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Discuss Venting of foul drain in the Plumbing Forum area at UKPlumbersForums.co.uk.

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  1. gatewaytothesouth

    gatewaytothesouth New Member

    I'd be grateful for some advice from any drainage gurus here!

    I'm about 5 years now into building a small bungalow in the woods which is now wind and weatherproof. At the rate I am going it will probably take another 5 years to complete it - I keep getting stuck on details and this is the latest.

    I've finished all the underground drainage which was signed off by building control a few years ago. The layout is shown in the attached schematic. You'll see that two 4" waste pipes have been brought into the building through the floor slab. The upstands have been cut back to finish floor level so they will be a pain to connect to but that's another story.

    The plan was to connect one WC to each of these wastes and connect the wastes from sinks and baths via stub stacks. I thought I could get away with direct connections to the drain but it seems I cannot - I understand an open vent is required since I am at the head of a long branch drain.

    I don't wish to fit an internal or external vent stack since both would be a real headache to install now and would really kill the overall look.

    Can anyone advise whether an open vent is strictly necessary in these circumstances? If it is, then I wonder if I could provide one that vents remotely from the building? Put another way, could I just vent the last inspection chamber via one of the unused 4" inlets? I could terminate this with a ground vent or short stub stack somewhere in the woods where it really wouldn't matter if the air got a bit squiffy.

    I'm sure my Building control officer would provide a definitive ruling on this but I'm afraid to ask - sometimes its easier to beg for forgiveness than it is to ask for permission!

    Your advice would be much appreciated.

    Thanks

    Jon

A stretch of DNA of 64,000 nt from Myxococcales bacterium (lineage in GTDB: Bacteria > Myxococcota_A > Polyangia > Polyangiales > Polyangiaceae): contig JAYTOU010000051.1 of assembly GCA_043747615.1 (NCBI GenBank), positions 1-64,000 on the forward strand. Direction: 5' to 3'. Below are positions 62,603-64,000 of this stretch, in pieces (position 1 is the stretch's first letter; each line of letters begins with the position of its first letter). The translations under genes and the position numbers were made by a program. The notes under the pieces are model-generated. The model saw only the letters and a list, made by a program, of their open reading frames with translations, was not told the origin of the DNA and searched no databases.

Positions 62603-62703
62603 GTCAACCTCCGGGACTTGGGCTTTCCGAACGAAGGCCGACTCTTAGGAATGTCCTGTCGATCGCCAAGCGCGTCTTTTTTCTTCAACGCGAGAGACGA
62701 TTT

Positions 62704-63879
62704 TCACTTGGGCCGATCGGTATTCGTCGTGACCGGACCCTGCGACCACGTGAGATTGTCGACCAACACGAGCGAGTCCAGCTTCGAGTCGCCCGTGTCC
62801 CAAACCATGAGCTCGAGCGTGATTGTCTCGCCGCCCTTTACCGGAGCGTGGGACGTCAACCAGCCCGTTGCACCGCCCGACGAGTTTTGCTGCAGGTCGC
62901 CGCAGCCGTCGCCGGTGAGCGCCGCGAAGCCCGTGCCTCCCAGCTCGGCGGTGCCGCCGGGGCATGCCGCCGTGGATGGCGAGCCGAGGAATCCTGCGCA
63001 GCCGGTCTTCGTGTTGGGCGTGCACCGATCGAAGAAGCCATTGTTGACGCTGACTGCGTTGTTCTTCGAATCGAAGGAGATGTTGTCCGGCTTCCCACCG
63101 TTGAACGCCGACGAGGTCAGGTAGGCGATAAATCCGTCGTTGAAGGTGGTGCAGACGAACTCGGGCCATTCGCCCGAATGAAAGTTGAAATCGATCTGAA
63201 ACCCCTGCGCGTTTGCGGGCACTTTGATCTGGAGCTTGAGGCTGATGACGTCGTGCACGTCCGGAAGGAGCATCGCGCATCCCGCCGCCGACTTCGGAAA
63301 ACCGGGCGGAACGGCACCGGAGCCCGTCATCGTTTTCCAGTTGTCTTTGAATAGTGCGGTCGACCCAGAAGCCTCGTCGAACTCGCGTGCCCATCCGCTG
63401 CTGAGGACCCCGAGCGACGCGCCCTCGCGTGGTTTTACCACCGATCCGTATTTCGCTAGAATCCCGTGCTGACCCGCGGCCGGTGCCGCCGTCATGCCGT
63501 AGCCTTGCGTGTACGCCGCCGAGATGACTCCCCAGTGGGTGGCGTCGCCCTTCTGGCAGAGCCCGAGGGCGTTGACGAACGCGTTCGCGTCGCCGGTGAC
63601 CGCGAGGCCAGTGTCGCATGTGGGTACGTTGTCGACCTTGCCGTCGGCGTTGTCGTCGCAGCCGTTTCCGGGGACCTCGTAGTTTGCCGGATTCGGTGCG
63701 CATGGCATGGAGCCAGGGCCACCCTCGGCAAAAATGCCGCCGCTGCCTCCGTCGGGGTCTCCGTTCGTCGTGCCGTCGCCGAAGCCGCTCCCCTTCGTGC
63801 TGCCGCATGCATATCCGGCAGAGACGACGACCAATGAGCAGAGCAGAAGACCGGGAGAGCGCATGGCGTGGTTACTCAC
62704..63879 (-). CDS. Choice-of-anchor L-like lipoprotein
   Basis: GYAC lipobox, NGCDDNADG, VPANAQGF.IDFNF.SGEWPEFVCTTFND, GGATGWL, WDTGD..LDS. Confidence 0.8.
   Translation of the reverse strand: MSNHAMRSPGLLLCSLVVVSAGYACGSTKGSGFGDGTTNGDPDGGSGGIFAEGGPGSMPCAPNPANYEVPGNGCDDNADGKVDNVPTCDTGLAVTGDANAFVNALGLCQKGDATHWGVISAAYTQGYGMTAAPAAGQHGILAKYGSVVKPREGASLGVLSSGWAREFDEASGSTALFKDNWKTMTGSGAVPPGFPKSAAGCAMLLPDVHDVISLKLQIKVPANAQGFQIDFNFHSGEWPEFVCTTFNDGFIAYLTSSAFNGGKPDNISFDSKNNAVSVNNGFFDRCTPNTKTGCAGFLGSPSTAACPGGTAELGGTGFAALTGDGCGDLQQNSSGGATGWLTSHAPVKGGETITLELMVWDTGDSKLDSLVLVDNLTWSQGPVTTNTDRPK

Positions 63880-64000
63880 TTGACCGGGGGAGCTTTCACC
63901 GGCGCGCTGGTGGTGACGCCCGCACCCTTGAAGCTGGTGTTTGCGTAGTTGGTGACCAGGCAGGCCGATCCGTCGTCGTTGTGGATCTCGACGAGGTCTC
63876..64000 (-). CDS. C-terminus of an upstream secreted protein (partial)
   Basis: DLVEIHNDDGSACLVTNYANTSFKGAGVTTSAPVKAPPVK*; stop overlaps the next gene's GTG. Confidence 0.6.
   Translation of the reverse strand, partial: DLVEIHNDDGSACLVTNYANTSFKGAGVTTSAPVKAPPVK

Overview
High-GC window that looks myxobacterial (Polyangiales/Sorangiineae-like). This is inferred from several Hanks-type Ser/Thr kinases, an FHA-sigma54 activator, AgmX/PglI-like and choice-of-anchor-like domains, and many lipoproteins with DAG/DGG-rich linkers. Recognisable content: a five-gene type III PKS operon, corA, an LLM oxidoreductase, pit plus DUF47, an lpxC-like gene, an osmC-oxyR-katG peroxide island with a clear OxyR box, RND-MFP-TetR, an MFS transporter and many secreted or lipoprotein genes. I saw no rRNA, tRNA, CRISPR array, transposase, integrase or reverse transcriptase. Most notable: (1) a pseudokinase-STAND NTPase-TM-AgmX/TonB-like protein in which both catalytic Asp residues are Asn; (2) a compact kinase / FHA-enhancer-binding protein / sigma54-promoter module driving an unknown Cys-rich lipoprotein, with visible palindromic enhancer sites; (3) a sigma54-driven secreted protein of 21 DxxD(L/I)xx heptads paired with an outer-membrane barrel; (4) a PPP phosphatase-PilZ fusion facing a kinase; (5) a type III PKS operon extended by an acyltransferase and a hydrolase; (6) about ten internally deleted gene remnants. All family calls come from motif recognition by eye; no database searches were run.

Drainage schematic.jpg
     
  2. Jim Goodenough

    Jim Goodenough Plumber

    Hi Jon, I don't see why your idea of venting from IC 1 in the woods wouldn't work as long as your fitting air admittance valves (let air in but not out) to the 2 stub stacks to the WC's
     
    • Creative Creative x 1
  3. Ric2013

    Ric2013 Plumber Top Contributor!!

    My recollection was that the head of the drain needs to be vented, but my gut feeling is that as long as there is an open vent reasonably close to the stub stacks, and that there is no likelihood of the drain between the IC that is vented and the stacks further upstream running full-bore, you'd be okay in some respects.
    Obviously the vent pipe would have to be a proper vent, not a low thing for rats to run in and out of, and you may need to consider how the horizontal drain to the vent pipe will avoid being an unused section which will tend to block and make a nice nesting place for rats. Perhaps you might need to find an actual use for this section of pipe, such as being the waste from an outbuilding?
    Just thinking out loud really, not a drainage 'expert' myself.
     
    Last edited: Feb 11, 2018
  4. SimonG

    SimonG Trusted Plumber

    Same here. Head to be vented and not durgo.
     
  5. gatewaytothesouth

    gatewaytothesouth New Member

    Thanks to all for taking the trouble to respond.

    I'm glad none of you think my proposal is a deal breaker - you've now given me the confidence to run it across Building control.

    I will come back with a separate issue shortly - once I have done a drawing.

    Kind regards,

    Jon
     
  6. Jim Goodenough

    Jim Goodenough Plumber

    let us know Jon, we're waiting with bated breath!!;)
     
    • Like Like x 1
    • Agree Agree x 1
  7. johnduffell

    johnduffell Member

    Personally I'm with ric, the extended part would effectively be a redundant drain section which is prohibited under building regs due to the possibility of vermin. You'd have to be very careful.
     
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